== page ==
GAZIANTEP, Turkey – Dotted around the parks and streets of towns in southern Turkey, there are Syrian children selling small packets of tissues. They loiter in parks and on street corners, hoping passers-by will take pity and give them a Turkish Lira (TL) ($0.4) or two.
The total number of Syrians in Turkey is over 1.7 million. Only about 15% of them live in camps while the rest are living outside camps. More than 900,000 of them are children.
In the passage way under a small bridge in Gaziantep’s central park, Hiba, 8, smiles as she offers passers-by the meager package she has to sell.
“My sisters and I make 15 to 20 TL a day together,” she says. Hiba left Aleppo eight months ago with her mother, father, four sisters and younger brother Mohammed. The constant air strikes on the city forced the family to flee to Turkey.
There are about 600,000 Syrian children of school age in Turkey. Nearly two-thirds of them are out of school. These children are at risk of becoming a lost generation.
Hiba skips towards her sister Abir, 10, who is also selling tissues and a few meters further down the park is her mother.
Their father has been away for a few days, unsuccessfully looking for work in the city of Konya, some 550 km to the north west of Gaziantep, but their mother sits on a blanket in the open, like a base for her children to deliver their earnings.
“We come here every day to sell what we can”, says their mother. “Others come to the park to play, but we come to earn enough money for food.”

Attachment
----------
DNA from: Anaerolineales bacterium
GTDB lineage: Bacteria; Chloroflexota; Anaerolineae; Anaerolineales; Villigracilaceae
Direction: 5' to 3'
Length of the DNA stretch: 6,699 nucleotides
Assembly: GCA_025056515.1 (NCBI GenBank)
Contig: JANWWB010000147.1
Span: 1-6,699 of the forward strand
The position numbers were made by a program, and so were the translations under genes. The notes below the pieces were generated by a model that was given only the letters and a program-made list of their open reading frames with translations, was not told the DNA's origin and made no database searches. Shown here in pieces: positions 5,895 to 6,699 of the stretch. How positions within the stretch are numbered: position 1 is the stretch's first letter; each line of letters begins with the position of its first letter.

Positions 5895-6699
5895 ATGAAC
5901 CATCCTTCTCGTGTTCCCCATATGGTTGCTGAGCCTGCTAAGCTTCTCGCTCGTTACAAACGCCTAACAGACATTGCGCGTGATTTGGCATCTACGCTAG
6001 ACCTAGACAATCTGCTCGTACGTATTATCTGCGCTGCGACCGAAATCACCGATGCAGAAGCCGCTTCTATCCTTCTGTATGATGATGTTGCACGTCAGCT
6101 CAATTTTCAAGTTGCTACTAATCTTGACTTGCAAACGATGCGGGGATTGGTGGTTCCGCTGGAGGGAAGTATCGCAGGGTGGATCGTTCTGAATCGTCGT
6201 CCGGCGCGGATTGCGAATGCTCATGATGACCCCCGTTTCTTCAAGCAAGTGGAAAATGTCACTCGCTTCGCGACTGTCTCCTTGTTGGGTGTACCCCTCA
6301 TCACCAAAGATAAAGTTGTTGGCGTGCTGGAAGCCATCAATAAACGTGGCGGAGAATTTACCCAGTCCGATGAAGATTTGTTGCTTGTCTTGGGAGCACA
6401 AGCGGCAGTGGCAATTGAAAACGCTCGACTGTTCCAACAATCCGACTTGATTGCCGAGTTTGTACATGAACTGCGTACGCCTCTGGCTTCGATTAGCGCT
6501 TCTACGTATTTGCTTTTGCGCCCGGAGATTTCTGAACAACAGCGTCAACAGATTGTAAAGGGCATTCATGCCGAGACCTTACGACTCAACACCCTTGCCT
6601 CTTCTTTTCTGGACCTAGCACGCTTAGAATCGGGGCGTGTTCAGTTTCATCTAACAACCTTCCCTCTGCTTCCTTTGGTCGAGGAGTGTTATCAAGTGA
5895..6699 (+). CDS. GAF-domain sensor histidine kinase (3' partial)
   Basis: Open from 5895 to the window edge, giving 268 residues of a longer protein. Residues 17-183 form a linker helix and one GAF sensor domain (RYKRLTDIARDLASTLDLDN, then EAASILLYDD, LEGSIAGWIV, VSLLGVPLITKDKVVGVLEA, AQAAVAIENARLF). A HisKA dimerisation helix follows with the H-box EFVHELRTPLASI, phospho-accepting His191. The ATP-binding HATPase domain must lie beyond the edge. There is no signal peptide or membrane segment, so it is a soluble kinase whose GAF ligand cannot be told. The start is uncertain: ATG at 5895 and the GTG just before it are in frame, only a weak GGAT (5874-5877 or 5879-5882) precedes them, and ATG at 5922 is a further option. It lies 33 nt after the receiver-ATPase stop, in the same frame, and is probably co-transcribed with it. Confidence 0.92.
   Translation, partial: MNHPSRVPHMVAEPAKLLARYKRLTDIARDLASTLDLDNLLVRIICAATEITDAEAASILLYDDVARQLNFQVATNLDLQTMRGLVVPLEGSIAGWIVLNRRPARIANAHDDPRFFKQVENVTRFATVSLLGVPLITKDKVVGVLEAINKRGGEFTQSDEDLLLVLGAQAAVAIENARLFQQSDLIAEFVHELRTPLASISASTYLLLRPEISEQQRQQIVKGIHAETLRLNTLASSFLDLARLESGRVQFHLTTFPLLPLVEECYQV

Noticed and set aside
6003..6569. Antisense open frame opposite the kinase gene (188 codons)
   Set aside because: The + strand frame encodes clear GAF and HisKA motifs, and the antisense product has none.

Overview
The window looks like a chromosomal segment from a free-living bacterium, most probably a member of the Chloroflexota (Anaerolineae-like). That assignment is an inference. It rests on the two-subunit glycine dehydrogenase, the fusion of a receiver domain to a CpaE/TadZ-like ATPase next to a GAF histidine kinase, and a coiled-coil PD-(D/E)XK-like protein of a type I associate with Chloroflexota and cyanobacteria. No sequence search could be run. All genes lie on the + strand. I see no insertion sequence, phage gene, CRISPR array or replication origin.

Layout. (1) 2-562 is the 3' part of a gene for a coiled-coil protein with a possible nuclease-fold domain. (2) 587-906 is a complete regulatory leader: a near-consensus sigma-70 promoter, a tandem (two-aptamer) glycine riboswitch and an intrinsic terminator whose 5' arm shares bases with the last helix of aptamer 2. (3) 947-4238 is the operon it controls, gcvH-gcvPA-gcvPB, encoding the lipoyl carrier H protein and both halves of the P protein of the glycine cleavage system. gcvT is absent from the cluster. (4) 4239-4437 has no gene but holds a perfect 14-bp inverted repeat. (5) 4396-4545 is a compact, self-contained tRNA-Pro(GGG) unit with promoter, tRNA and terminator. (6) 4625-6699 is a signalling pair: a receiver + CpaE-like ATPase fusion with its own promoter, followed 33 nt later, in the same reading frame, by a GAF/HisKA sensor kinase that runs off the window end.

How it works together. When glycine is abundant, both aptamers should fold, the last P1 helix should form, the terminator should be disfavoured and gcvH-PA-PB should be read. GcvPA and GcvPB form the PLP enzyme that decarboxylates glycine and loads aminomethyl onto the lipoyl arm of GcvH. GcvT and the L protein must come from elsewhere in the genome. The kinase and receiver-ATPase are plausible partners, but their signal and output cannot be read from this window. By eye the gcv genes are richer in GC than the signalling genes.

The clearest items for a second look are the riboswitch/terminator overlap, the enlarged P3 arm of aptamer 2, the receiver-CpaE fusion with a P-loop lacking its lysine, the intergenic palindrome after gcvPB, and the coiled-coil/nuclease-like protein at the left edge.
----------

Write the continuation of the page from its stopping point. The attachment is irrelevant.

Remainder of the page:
“Back in Syria, I used to help my children for hours with their school work if they had an exam to prepare for,” she adds. “But now when we get home we barely have energy to keep our eyes open.”
The Turkish Government is working on easing procedures for Syrian refugees to work legally in Turkey, but until the system is in place, thousands of undocumented people resort to working outside the system.
Not working is not an option for Hiba’s family, who squat in a house with no electricity or gas and receive little outside help. Their uncle works for a motorcycle garage and helps them with money when he can, but has his own family to feed.
“Our house isn’t suitable for children, but where else can we go.”
Despite of the situation, it doesn’t stop the girls and their parents from dreaming of a better the future. The family hopes peace will come back to Syria so they can return home and their children can once again be able to go back to school and achieve their dream for two of their daughters to become doctors and the other two to be pharmacists.